In an article by Christopher Curry in the Thursday, Nov 20, 2014 Gainesville Sun dealing with new monitoring wells to be installed by the Suwannee River Water Management District, comments by OSFR president Merrillee Malwitz-Jipson were included.
Her comments praised the endeavor because the new wells will provide better information regarding the status and conditions of the aquifer in various locations throughout the water district. OSFR had expressed similar thoughts in a previous post at this site when reporting on the last SRWMD governing board meeting.
Water district adding 25 more wells to monitor aquifer
Officials said the additional wells will give them more insight into what’s happening in the aquifer.
By Christopher Curry
The Suwannee River Water Management District plans to pump about $4 million into additional groundwater monitoring wells to get a more complete and accurate picture of the impact of pumping on aquifer levels and how water flows underground.
The district’s Governing Board approved the $3.95 million to add 25 well locations on Nov 12.
Water Supply Division Director Carlos Herd said the district currently has about 225 wells, but some are spaced far apart, leading to an incomplete picture of what’s going on in the aquifer.
“We’re filling gaps,” Herd said. “We’re looking at our existing groundwater monitoring network, and we have holes in it. We really need to figure out what’s going on in the groundwater system, and this is a huge effort to improve our monitoring network.”
The plan’s roots date back to 2010 when four separate regions of the district were declared water resource caution areas, meaning areas in which groundwater supplies were not expected to meet future demands. That same analysis also said that groundwater pumping in South Georgia and the area of northeastern Florida in the St. Johns River Water Management District might be drawing down the aquifer and impacting springs and rivers in the Suwannee district.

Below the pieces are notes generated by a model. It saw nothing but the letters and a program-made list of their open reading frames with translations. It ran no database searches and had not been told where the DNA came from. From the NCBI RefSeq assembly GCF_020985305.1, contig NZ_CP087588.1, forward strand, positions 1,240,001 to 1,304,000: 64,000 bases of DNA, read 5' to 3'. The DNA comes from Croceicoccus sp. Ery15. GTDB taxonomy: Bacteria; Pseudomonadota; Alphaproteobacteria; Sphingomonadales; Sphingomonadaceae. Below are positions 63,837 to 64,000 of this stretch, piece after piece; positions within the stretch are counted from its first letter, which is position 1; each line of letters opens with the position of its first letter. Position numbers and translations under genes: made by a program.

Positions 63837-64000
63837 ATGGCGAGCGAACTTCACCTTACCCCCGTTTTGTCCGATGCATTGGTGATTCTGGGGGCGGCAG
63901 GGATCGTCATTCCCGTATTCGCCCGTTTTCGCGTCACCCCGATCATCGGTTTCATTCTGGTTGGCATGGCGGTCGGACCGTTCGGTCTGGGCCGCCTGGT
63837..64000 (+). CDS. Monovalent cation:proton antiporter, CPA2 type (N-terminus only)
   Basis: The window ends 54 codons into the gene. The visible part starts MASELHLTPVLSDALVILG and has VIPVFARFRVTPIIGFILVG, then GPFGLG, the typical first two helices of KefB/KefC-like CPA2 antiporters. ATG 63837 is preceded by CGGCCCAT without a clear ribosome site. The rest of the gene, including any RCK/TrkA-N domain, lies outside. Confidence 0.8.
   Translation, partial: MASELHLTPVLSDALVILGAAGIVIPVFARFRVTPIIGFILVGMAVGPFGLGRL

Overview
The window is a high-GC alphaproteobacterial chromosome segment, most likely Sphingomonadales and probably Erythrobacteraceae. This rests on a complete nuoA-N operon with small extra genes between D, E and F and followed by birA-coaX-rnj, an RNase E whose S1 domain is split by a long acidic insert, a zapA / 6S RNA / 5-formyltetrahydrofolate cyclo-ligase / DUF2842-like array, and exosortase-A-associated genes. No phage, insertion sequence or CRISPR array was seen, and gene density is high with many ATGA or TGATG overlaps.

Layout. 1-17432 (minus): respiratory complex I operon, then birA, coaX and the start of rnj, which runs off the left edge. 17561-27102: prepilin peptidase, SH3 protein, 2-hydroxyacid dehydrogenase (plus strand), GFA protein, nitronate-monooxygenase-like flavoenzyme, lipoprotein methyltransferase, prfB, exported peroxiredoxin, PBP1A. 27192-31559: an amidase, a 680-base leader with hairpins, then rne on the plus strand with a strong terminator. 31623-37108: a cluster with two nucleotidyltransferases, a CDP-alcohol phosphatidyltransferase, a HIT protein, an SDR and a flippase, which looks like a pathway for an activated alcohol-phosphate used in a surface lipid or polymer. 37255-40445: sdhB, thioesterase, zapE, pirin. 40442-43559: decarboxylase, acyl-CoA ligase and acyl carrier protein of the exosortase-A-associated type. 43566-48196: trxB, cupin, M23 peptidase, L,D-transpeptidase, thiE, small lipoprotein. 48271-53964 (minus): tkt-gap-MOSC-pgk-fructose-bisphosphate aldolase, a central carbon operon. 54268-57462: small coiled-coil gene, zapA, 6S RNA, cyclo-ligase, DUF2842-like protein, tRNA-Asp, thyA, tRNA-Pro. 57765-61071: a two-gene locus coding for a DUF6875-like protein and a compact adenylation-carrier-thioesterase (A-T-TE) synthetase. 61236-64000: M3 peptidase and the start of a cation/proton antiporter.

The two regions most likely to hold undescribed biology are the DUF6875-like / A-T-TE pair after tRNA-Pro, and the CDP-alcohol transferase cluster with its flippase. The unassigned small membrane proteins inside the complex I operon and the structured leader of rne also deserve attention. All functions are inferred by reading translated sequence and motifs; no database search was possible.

Wendy Graham, the director of the University of Florida Water Institute, said more wells mean more data on how pumping changes aquifer levels, the direction water flows underground and better information to use in the computer groundwater models that simulate and predict aquifer conditions. Graham said accurate data and groundwater models are more important in this time, when it has become clear that groundwater pumping in one area does not recognize the “artificial” boundaries that separate states and water management districts.
Right now, the Florida Department of Environmental Protection and the St. Johns and Suwannee water districts are in the process of creating a new groundwater model that covers a large area of North Florida and South Georgia.
The 25 monitoring well locations will stretch from the Georgia state line, where four are planned, south to Levy County.
Besides aquifer levels, some wells might measure pollution levels in the form of nitrates.
“Each well will monitor a specific zone (surficial, intermediate, or upper Floridan),” Herd said in an email. “Some sites may include three wells, one for each zone. We will have the ability to monitor water levels and water quality from any of the proposed wells. Water quality may not be performed on every well; this would depend on the location and zone monitored.”
The projected $3.95 million costs include about $200,000 for land. Herd said the district will look for long-term leases or easement agreements but might purchase some property.
The remaining $3.75 million covers projected costs for well installation and testing during the installation process.
Herd said the district expects it will take three years for all the wells to be in place.
Merrillee Malwitz-Jipson, president of the environmental group Our Santa Fe River Inc., praised the district for advancing the well-monitoring plan. She said with serious concerns about water quality and water quantity in the region, the additional wells will increase and improve the information available on the condition of the aquifer.